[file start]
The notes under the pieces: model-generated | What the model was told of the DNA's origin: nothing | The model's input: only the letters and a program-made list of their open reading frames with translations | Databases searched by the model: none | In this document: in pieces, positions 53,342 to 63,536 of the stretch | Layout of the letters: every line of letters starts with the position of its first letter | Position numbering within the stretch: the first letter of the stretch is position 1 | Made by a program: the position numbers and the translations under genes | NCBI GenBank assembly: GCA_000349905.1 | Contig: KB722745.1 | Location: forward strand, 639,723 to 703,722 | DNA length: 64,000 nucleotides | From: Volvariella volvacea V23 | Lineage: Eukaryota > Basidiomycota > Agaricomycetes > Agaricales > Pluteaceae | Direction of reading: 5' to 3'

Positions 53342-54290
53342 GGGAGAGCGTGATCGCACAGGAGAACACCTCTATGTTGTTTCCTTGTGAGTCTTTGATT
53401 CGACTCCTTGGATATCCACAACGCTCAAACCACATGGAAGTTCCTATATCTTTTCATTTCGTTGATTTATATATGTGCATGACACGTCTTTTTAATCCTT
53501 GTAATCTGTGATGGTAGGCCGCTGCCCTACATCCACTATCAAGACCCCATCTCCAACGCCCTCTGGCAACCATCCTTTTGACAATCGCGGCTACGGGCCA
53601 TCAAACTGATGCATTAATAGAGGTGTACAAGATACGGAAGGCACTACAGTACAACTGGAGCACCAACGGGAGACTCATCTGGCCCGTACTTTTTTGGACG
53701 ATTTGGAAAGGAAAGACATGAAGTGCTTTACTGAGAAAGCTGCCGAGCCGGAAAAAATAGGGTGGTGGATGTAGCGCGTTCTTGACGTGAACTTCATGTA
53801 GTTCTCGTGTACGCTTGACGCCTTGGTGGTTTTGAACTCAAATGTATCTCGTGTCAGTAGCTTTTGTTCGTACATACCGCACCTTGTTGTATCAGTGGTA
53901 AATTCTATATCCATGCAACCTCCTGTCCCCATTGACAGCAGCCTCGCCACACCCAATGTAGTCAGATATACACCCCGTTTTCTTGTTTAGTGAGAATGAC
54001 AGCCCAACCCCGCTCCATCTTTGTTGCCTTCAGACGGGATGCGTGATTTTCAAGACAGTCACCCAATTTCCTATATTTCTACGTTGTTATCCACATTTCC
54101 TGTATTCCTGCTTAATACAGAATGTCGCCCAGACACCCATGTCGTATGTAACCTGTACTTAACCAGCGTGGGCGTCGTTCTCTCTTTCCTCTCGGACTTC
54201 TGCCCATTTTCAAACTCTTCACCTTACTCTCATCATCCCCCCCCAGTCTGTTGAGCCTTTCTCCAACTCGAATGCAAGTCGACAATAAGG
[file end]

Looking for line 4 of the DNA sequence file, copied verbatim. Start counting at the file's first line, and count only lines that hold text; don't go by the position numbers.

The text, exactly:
53401 CGACTCCTTGGATATCCACAACGCTCAAACCACATGGAAGTTCCTATATCTTTTCATTTCGTTGATTTATATATGTGCATGACACGTCTTTTTAATCCTT